cover image Congo Inc.: Bismarck’s Testament

Congo Inc.: Bismarck’s Testament

In Koli Jean Bofane, trans. from the French by Marjolijn de Jager. Indiana Univ., $20 trade paper (224p) ISBN 978-0-253-03190-7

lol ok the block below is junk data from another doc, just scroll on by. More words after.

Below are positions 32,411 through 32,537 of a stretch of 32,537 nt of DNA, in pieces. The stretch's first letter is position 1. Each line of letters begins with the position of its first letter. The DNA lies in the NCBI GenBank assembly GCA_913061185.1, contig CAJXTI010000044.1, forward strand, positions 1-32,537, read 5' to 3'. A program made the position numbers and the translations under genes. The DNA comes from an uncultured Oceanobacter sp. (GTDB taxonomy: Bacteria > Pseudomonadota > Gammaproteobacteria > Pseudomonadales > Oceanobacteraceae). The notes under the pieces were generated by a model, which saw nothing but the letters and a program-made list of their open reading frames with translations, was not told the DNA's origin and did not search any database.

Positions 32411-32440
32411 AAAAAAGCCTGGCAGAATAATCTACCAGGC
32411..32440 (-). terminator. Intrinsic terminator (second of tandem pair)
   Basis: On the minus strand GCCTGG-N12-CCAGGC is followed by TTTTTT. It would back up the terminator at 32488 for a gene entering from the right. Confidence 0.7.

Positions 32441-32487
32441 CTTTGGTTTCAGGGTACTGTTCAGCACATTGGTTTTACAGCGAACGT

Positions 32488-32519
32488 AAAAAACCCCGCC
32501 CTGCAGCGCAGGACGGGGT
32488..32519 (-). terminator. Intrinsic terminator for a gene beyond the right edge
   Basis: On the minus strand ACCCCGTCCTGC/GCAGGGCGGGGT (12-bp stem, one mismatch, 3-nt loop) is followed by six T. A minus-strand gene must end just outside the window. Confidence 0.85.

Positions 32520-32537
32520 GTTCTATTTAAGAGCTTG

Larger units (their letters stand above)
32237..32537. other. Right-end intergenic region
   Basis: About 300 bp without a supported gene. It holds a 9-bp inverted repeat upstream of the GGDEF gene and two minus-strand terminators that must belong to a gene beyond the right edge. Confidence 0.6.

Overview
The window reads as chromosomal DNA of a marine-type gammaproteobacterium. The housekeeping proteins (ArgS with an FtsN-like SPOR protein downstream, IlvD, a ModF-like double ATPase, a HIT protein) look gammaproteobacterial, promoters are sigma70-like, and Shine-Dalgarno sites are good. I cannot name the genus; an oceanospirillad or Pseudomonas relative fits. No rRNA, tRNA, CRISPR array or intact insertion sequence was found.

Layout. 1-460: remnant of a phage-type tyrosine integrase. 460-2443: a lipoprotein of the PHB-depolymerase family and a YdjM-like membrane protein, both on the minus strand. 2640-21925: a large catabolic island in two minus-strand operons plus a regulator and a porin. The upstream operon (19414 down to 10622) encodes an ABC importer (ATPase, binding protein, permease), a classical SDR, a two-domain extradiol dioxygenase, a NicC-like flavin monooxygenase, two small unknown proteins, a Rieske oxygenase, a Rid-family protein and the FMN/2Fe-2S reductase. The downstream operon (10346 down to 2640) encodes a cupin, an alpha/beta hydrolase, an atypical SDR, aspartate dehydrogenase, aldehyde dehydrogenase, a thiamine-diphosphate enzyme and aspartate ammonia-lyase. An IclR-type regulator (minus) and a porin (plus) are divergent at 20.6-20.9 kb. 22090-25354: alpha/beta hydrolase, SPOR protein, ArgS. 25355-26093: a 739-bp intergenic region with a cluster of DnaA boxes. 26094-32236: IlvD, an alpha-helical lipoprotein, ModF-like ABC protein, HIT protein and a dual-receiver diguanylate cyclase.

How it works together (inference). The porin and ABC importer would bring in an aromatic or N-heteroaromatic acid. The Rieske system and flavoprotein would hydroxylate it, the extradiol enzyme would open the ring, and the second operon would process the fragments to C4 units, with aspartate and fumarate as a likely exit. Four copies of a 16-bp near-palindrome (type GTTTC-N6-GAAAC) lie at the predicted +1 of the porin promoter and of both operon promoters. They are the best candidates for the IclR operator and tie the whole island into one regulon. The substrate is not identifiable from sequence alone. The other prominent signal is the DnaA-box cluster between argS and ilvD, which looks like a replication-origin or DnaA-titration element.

Bofane’s kaleidoscopic novel of contemporary Congo never quite settles; it ricochets between the members of its varied cast and their respective victimizations. Isookanga, the heir of a pygmy chief, yearns for more modernity than his small village can provide. Relocating to Kinshasa, he meets a wide range of people trying to cope in the wake of Congo’s lurching recovery from colonialism. Isookanga flits between ambitious machinations: a water-selling business with a Chinese patsy abandoned in the Congo, a riot with a street gang of children, and a plot to help the overseer of a national park exploit its mineral wealth. Bofane’s tendency to provide the backstory of each character and others associated with them presents a confusing, diffuse structure. Stories of boy soldiers, sexual violence, unscrupulous developers, and failed government never fully coalesce. The satirical jabs at, for example, the pyramid scheme masquerading as the Church of Divine Multiplication or the UN functionary who frequents a child prostitute offer some black humor. The difficult style and painful depictions will put off some readers, but this scalding indictment of Western interference in Africa should give proponents of pell-mell progress pause. (Jan.)